There has been a lot of news recently about large-scale releases of contaminants into the air, water and soil, which have affected large numbers of people and their property. One such example is the discovery of high concentrations of lead in Flint, Michigan’s drinking water system. Another is the ongoing release in Southern California of large volumes of natural gas into the soils below the homes of residents living there. Other examples include the oceanic release of oil into the Gulf of Mexico, and the widespread property damage caused by hurricanes Sandy and Katrina to many thousands of people living in their paths.
In each of these cases, a single event or series of related events caused harm to a large number of people. As a general matter the types of harm suffered are similar but the degree of these harms differs among the affected population. In court, these cases may be filed as class actions or coordinated mass torts (possibly MDLs) and present an enormous challenge to our already overburdened court systems, which can result in substantial delays in resolving them.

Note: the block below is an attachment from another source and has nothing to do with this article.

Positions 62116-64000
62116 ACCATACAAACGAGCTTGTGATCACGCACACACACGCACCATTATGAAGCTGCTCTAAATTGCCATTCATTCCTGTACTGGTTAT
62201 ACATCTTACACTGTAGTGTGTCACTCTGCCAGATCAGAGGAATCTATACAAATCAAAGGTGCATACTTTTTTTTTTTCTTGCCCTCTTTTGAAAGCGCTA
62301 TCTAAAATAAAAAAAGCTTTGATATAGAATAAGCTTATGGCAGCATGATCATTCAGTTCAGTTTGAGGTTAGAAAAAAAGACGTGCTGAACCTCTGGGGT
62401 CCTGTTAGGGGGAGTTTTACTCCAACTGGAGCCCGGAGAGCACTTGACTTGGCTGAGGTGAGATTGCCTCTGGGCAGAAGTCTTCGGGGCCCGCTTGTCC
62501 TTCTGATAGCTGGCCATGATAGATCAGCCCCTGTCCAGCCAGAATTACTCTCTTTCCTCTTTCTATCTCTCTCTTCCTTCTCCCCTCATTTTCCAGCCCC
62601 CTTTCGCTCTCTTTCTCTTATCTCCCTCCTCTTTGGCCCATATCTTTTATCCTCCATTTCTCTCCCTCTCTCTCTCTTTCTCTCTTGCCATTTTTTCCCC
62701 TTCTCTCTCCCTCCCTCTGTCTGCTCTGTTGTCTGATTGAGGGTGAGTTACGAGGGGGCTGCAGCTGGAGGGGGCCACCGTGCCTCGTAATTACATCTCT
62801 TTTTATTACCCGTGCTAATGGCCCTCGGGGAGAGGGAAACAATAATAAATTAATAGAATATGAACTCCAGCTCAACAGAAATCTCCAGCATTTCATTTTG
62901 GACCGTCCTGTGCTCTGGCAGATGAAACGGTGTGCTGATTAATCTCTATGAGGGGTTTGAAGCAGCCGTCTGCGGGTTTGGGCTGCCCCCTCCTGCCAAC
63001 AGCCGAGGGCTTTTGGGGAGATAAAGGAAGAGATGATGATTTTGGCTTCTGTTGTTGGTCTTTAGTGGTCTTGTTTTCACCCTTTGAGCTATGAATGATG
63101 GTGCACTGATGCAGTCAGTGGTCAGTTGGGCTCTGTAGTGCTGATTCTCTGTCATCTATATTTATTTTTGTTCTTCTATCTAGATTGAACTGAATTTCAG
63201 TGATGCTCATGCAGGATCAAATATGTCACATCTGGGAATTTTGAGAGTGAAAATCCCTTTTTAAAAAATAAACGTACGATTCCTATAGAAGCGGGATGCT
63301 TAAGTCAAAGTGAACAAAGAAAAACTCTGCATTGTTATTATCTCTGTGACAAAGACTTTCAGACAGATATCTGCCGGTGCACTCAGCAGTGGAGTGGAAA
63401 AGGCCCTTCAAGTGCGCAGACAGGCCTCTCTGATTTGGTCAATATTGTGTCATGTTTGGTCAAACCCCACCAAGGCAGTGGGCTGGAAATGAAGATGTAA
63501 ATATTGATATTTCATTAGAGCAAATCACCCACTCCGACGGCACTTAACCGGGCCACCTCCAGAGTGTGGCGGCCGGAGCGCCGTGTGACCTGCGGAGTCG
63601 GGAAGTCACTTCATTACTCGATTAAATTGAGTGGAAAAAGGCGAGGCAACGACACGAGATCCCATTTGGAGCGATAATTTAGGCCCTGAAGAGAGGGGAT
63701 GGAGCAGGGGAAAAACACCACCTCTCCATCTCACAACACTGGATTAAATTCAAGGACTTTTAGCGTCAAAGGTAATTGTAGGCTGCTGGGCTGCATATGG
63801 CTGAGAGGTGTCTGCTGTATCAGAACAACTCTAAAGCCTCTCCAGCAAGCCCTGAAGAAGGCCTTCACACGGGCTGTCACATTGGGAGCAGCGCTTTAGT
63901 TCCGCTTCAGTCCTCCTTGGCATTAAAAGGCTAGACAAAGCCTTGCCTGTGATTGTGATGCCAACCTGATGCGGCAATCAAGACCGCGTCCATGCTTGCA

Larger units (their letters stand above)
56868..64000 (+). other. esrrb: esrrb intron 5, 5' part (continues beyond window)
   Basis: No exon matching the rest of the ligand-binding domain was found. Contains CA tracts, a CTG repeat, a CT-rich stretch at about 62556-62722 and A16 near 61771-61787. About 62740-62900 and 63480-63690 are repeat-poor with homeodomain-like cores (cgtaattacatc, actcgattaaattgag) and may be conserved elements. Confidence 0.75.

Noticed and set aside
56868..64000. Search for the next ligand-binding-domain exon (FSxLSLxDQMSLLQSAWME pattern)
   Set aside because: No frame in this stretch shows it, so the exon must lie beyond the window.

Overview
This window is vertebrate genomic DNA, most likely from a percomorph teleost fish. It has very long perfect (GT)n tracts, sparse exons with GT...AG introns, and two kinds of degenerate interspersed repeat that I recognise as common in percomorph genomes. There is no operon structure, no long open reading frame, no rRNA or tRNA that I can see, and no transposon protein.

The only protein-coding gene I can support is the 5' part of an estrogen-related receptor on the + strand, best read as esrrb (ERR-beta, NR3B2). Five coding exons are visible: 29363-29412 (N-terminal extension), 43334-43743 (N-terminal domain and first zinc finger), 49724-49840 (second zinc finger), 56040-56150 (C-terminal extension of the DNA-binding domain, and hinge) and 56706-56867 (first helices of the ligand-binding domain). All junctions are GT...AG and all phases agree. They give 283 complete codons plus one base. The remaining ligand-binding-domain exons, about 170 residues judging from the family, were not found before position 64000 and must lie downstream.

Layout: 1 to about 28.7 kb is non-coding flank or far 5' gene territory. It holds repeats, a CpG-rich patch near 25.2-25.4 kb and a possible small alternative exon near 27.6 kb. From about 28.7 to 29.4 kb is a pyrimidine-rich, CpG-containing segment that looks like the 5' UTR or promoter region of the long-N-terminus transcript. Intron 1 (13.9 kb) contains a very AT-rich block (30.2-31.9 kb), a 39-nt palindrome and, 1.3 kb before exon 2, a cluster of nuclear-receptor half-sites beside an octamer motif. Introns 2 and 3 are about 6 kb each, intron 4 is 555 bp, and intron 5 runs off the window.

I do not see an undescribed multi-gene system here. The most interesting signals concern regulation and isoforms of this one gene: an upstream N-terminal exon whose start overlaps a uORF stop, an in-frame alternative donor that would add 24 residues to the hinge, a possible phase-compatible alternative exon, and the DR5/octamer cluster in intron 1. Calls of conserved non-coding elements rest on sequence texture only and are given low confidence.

Mediation and other ADR processes have repeatedly proven to be enormously valuable as a means for resolving these mass toxic tort claims as well. ADR provides a way to condense many years of expensive litigation into a precise, cost-effective, and efficient process that provides fair and individualized compensation to thousands of people that were affected by an accidental release or other tragedy.